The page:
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Morning Briefing: Shades of 2011, earthquake rocks Japan coast

Powerful earthquake hits Japan


A summary of what you need to know today, compiled by The Globe's news desk on Dec. 7, 2012

Shades of 2011, earthquake rocks Japan coast

With eerie shades of 2011, a large quake off of Japan sent a one metre wave crashing into the coast devastated by last year's killer tsunami. The earthquake caused panic along the coast as thousands of residents were ordered to evacuate. There were several minor injuries. The wave hit the same area as the much-larger tsunami which killed 20,000 and triggered the worst nuclear accident in 25 years, virtually shutting down Japan's nuclear energy program.

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Tories rethink controversial jet program

The simmering issue of Canada's plan to purchase F-35 Lightening fighter jets is set to boil over again, as huge cost overruns prompt a serious look at alternatives . The cost of the cutting-edge jets – pegged at $9-billion when announced in 2010 – may now exceed $40-billion. The Conservatives, who have taken heat for not doing sufficient due diligence on the F35s, are launching a review of alternative fighters from a number of other suppliers.

Ottawa poised to rule on Nexen bid

It appears that Ottawa is close to making the politically charged call whether to approve the purchase of Calgary energy giant Nexen Inc. by Chinese-state controlled CNOOC Ltd. The Nexen bid – along with Malaysian-based Petronas' s $6-billion bid for Progress Energy Resources Corp. – present a challenge for the Harper government to balance need for much-needed foreign investment with a growing unease about offshore control of critical resources. The decision – thought to likely to favour both bids – is expected to come today or Monday. As critical will be guidelines the government is expected to release bringing clarity to the rules for foreign investors.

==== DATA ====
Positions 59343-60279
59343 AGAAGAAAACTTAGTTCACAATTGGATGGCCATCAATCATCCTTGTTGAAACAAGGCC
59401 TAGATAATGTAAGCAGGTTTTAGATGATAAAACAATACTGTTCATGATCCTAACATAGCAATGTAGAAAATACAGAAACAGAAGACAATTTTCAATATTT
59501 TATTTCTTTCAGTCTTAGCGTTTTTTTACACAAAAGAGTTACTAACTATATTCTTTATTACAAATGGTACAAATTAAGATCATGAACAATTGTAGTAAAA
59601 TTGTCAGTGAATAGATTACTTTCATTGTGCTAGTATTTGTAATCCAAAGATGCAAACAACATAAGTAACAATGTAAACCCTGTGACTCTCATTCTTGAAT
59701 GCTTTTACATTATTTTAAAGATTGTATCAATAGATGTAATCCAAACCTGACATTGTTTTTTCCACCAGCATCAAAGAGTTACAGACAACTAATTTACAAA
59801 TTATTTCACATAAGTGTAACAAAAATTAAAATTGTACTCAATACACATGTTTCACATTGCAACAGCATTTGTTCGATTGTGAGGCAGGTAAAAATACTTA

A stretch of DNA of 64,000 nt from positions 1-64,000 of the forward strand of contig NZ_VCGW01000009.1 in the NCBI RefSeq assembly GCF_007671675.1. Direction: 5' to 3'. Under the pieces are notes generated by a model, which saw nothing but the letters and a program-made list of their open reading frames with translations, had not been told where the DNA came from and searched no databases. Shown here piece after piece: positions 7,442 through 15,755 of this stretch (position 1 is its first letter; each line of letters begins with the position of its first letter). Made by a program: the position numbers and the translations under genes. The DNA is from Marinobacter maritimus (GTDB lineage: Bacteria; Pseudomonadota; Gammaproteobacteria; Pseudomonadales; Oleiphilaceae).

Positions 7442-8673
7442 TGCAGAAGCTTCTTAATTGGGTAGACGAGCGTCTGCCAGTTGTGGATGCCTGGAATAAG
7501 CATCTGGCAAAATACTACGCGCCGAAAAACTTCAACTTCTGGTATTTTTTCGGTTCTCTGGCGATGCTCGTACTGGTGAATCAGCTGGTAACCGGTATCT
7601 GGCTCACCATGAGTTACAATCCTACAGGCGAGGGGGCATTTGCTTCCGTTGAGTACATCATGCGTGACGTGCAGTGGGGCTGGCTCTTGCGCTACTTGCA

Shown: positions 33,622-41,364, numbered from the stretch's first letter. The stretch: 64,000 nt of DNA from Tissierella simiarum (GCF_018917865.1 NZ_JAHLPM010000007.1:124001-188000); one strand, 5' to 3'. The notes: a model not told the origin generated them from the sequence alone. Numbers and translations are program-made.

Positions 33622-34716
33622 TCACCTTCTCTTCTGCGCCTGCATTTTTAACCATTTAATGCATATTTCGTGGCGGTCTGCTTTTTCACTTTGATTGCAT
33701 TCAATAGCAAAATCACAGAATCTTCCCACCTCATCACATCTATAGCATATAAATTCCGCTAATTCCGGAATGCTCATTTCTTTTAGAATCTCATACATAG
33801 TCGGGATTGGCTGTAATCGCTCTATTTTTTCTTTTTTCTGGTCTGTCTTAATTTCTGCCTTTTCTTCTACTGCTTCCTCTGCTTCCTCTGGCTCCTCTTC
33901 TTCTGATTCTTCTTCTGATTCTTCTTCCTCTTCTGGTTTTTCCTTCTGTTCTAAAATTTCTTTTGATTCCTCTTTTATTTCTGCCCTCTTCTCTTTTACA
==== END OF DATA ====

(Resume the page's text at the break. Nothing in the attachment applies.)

Egypt president hangs tough as protests continue

No retreat – that was the signal sent from a steadfast Mohammed Morsi, Egypt's embattled president, last night in an address to the nations. Mr. Morsi offered little in the way of concessions to the opposition, which has taken to the streets in recent weeks in defiance of a decree which concentrates power in president's hands. Today, the opposition called for massive protests as it rejected an offer from the president to join talks Saturday aimed at striking a compromise. Mr. Morsi made it clear a referendum on the proposed constitution will go ahead as planned this month.

Hamas chief makes first visit to Gaza

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Long the political chief of Hamas, Gaza's dominant political entity, Khaled Meshaal did something he had never done before: visit the war-scarred strip of land. Mr. Meshaal – who was born in the West Bank and left as a child – slipped over the Egyptian border into Gaza today, where he was welcomed by officials and kissed the ground. The visit comes just a week after an Egyptian-brokered deal ended an eight-day conflict between Hamas and Israel.

Jobs up, unemployment down in US and Canada

Both the United States and Canada showed solid job growth in November, with both countries seeing a drop in unemployment rate. The United States  churned out 146,000 jobs last month - well above expectations - knocking the unemployment rate down to a 4-year low of 7.7 per cent. Meanwhile, the Canadian economy cranked out another 59,000 jobs, pushing unemployment down to 7.2 per cent.

Dashed hopes for hockey fans

It's a day of disappointment for hockey fans. After a few days of talks that seemed to be getting traction, negotiations collapsed late Thursday after the league rejected the players' latest offer. There are no plans yet to renew talks.

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